Wednesday, May 20, 2009

£885m of tenants' cash safeguarded

The Government has acted to protect the public from potential service cuts or council tax increases that could result from local authority investments in Icelandic banks while efforts continue to recover the money.

Local Government Minister John Healey has laid regulations before Parliament that enable authorities to postpone any possible budgetary impact of this until 2010-11.

Without this help, they would have to make immediate provision for possible losses in their revenue budgets - with potentially serious impacts on council tax or services.

New statistics published today show that as at the end of last year, 125 local authorities in England had outstanding investments of around £923.2million in Icelandic banks.

John Healey said:

"Following the failure of Icelandic banks last year the Government - with the Local Government Association - acted immediately to ensure no local authority faced serious short term difficulty as a result. We continue to work closely with the banks and Icelandic authorities to help local authorities and other creditors recover their money.

"This money isn't lost but it is at risk so under normal financial rules this risk would need to be taken into account in their budgets. I was concerned about the possible, and potentially unnecessary, effect this could have on services and council tax. That's why I am taking this exceptional step that gives authorities some breathing space that should allow them to be clearer what sums, if any, are still at risk. Meanwhile the Government will continue its efforts to ensure that investors recover as much as possible from the banks."

The regulations come into force on 31 March 2009 and apply immediately.

Monday, May 11, 2009

Toy Till

Cash registers were invented in the1880s to prevent shop assistants making mistakes with customers' change. This toy till is mechanically operated, not electronically and it uses pounds, shillings and pence. It was made before the introduction of decimal currency in 1971.

Children often play with toys that replicate adult work and life.

Toy tills like these were designed to be educational, helping children to develop their numeracy skills.

Monday, May 04, 2009

$950 One-off Cash Bonus to Support Jobs

The Rudd Government today announced five key $950 one-off payments for low and middle income households and individuals.

The Government is providing these cash payments to immediately support jobs and strengthen the Australian economy during a severe global recession.

These targeted cash bonuses are a key element of the Government’s $42 billion Nation Building and Jobs Plan to support up to 90,000 Australian jobs.

To immediately stimulate the economy in the shortest possible time, five groups of one-off cash bonuses will be paid in March and April 2009.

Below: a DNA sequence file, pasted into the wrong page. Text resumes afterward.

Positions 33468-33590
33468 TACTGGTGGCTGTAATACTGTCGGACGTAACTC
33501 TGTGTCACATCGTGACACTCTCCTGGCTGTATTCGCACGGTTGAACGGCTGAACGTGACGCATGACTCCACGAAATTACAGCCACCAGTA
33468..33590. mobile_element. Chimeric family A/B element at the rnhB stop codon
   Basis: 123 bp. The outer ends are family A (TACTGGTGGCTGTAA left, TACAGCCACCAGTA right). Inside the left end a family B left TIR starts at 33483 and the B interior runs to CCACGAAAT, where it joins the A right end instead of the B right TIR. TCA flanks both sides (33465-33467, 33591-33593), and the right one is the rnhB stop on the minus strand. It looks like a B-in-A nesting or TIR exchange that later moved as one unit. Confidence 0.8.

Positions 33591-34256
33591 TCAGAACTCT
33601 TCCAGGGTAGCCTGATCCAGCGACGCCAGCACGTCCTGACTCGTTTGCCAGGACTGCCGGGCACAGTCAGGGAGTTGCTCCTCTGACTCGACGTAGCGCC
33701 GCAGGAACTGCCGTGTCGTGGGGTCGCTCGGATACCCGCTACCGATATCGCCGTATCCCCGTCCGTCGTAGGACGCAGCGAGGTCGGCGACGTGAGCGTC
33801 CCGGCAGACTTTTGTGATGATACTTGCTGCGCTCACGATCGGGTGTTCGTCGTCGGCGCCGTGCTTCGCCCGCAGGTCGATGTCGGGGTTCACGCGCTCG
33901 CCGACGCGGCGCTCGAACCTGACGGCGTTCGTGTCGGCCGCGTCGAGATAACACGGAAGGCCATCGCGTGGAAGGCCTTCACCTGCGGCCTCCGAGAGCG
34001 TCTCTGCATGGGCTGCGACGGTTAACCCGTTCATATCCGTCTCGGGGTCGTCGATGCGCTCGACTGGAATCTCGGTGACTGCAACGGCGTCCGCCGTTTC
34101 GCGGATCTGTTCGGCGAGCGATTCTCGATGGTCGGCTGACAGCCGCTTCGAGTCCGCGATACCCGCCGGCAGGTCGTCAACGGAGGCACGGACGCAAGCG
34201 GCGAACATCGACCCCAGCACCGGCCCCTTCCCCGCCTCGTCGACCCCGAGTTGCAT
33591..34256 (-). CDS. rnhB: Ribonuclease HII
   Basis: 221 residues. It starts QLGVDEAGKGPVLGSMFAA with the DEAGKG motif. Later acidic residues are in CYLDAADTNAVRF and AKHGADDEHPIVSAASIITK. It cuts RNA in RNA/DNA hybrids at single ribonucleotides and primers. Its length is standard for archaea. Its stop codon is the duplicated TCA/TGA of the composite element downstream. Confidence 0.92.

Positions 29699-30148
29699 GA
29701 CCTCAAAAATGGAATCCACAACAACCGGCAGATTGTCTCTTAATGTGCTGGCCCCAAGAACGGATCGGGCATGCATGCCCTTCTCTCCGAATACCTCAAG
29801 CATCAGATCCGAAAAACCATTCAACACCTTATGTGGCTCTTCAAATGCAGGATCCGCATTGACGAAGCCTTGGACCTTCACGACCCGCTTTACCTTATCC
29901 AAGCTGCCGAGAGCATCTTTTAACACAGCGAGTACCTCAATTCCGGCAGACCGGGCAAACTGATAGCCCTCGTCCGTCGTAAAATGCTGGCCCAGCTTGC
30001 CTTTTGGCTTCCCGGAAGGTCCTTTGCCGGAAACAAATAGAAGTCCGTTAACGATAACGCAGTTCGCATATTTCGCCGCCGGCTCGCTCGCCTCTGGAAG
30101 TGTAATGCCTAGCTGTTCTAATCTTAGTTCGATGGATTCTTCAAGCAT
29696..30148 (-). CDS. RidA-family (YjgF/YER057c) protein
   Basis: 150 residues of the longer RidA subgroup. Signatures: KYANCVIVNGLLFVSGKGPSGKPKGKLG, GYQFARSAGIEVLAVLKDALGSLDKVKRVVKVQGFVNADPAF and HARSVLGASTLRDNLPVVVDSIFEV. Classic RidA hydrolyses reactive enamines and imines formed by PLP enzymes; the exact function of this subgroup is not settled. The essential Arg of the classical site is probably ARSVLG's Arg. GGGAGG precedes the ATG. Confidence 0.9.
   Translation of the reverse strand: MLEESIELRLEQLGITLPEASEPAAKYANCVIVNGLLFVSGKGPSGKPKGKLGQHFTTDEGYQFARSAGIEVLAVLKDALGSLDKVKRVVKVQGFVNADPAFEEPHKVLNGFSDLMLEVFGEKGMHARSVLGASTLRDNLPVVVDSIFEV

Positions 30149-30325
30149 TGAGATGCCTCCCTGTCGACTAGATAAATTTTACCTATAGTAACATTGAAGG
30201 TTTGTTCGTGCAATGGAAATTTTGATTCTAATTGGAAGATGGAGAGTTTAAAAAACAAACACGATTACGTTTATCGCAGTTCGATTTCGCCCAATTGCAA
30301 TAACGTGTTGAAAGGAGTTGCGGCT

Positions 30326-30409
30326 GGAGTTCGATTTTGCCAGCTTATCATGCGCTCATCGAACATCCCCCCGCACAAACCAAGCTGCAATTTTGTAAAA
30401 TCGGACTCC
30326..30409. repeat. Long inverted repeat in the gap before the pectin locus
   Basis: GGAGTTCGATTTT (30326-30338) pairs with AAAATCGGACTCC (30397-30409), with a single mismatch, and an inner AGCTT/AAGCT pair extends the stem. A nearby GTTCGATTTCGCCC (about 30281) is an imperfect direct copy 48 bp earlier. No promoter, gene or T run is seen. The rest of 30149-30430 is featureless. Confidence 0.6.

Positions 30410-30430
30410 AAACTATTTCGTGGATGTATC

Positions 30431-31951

These five key bonuses include a:

  • Tax Bonus for Working Australians of up to $950 paid to every eligible Australian worker earning $100,000 or less. This will support up to 8.7 million individuals.

  • $950 Single Income Family Bonus to support 1.5 million families with one main income earner.

  • $950 Farmers' Hardship Bonus paid to around 21,500 drought affected farmers and farm dependent small business owners receiving exceptional circumstances related income support.

  • $950 per child Back to School Bonus to support 2.8 million children from low- and middle-income families.

  • $950 Training and Learning Bonus paid to students and people outside of the workforce returning to study to help with the costs of education and training.

To support jobs in the middle of a severe global recession the Government must stimulate the economy in the most immediate manner possible.

That is why one off cash bonuses to people and families who are doing it toughest are a key part of our Nation Building and Jobs Plan.

These one off cash bonuses reflect the weight of economic authority – including the advice of the International Monetary Fund – that targeted one off payments rather than generalised tax cuts spread over a lengthy period are more likely to be consumed, and thus provide a more effective economic stimulus and provide more support for Australian jobs.

There will be no quick fixes, but the Government is determined to act swiftly and decisively to support Australian households, growth and jobs.

These cash bonuses will stimulate consumption quickly, supporting economic activity and jobs until our nation building initiatives have an impact.

This $12.7 billion package is a major economic initiative to deal with these extraordinary economic times and is in addition to the Economic Security Strategy that the Rudd Government delivered in December 2008.